CHAPTER 20 NATIONAL REVIVAL. THE COLLAPSE OF THE USSR THE EMERGENCE OF THE FIFTEEN INDEPENDENT REPUBLICS

The Armenian government too was for the dissolution of unofficial military formations, but they wanted to avoid bloodshed and reach that aim, through peaceful methods. The collapse of the Soviet Union was caused in a great measure by nationalism, i.e. by the demands of the subject nationalities of the USSR for independence and autonomy. By the fall of 1988 Estonians and Lithuanians had founded mass popular fronts. On November 16 Estonia declared itself a sovereign republic.

When in 1989 Soviet troops crushed the demonstration Of Tbilisi calling for Georgian independence, and when in the next year the Soviet army was used in Fergana (armed mediation in the interethnic fighting), in Azerbaijan, Dushambe, Osh, the reaction among the democratic forces made it impossible for the Kremlin to use armed force again against national movements. By the end of 1990, unified in their hostility to the Kremlin authority, the eleven union republics (from fifteen) and most of the autonomous republics had declared themselves sovereign, in several cases independent states. The Supreme soviets of the republics’ had decreed their right of separation from the jurisdiction of the USSR. The presidential decrees could not be enforced locally. Probably the Armenian enclave of Karabakh set an example for the others, transforming Gorbachov’s efforts at state building into a liberating process of state dismantling and confirming the fact that it was “possible to take such a step in the mightiest USSR”.

The Udmurd Autonomous Region, declared itself Republic of Udmurdia. The emergency session of its parliament adopted and confirmed that status. The same status was obtained by Tatarstan, which was prominantly Russian. The Russian Federation agreed to such changes within its borders, as the internal autonomous status would give an impetus to the economical development of those regions and of the Federation in general.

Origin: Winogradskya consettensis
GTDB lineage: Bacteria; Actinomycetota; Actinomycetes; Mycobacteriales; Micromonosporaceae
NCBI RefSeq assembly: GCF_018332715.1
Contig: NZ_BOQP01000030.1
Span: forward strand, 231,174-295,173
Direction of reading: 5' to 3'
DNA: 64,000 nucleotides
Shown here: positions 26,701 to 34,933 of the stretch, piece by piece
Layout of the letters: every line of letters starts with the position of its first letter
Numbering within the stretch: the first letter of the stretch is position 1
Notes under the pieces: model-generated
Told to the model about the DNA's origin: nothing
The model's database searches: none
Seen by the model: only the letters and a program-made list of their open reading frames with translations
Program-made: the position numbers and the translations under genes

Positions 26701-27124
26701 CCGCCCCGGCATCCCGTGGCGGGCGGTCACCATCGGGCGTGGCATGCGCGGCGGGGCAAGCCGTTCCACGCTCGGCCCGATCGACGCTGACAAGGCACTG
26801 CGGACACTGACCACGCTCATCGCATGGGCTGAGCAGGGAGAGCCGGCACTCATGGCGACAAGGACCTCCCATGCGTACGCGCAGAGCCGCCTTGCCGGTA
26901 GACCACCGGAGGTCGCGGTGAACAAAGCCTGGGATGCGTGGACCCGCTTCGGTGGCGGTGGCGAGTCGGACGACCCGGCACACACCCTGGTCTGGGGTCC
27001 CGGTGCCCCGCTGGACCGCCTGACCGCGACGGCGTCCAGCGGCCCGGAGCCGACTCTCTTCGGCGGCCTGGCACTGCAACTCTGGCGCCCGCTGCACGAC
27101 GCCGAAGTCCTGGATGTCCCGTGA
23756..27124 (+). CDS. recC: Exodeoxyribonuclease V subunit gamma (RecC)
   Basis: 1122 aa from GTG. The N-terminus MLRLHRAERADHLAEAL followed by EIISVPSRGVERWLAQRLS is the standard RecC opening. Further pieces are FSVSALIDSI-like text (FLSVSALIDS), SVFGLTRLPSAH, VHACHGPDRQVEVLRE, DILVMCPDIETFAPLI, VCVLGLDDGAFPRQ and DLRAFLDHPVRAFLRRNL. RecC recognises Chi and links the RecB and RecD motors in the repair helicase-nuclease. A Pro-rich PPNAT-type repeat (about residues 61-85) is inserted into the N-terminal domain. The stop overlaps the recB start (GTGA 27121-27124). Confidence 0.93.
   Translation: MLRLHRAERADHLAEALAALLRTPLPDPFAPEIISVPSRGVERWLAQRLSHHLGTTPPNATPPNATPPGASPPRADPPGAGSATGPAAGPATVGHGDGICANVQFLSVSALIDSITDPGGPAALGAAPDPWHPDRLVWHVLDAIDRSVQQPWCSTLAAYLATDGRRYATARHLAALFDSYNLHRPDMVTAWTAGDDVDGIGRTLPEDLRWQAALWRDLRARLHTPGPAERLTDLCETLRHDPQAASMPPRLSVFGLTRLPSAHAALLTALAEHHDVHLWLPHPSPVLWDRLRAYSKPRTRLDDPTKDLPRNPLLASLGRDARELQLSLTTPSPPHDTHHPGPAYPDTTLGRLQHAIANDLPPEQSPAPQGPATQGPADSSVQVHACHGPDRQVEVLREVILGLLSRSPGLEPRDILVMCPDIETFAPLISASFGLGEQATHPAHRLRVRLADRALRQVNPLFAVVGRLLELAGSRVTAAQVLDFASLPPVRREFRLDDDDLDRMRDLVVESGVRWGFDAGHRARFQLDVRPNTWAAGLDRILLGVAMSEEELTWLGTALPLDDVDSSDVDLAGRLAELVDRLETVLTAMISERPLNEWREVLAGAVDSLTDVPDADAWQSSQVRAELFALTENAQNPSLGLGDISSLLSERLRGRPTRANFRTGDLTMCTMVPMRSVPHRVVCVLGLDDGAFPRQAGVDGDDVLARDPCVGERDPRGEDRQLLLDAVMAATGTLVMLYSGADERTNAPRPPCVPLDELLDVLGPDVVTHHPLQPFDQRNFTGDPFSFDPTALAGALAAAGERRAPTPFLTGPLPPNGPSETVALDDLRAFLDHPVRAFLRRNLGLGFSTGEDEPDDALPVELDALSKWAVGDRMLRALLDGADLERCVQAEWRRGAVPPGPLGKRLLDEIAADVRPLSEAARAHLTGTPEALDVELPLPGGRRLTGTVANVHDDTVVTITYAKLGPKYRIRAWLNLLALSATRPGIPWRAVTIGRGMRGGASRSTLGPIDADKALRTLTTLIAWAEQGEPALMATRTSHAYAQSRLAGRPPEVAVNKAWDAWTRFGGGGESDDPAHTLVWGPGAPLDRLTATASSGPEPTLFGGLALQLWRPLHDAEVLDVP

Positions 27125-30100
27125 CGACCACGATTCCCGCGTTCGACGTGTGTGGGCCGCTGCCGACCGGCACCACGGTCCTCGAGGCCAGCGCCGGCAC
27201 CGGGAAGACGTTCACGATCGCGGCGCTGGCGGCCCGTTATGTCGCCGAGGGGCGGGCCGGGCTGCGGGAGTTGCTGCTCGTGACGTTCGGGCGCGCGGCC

The Russian dissident wrote;

“And at last the ethnic minorities – Nenets, Evenek, Mans, Khakassian, Chukchi, Koriak, its difficult to innumerate them all. They all succeeded living in the Tsarist “prisonhouse of nations” and are being abolished by us – by the Communist Soviet Union. Our officials did them tremendous harm, and our beastly industry brought death and poison to their land, depriving them of a firm base, of life, and their number is so small, that they can’t even struggle for their existence. We must hurry to save them, give them life. Not everything is lost yet. All the minorities are the result of the creative power of God. And as Bladimir Soloviov says in his own commandment “Love all the nationalities, as you love your own nation. It’s the time to choose higher forms of statehood, based on mercy and not egoism”.11

On September 22, 1990 as if on the call of the great Russian writer, publicist, political dealer, Nobel Prize winner Selzhenitsin, the representatives of different ethnical-territorial formation met in a Congress in Moscow. Two hundred and six delegates, representing 43 nationalities and 106 ethnical political movements had arrived from the 34 autonomous republics, regions, districts. Most of them were deputies to the Supreme Soviet, elected by the people of the Autonomous formations.

The report of the TASS news agency;

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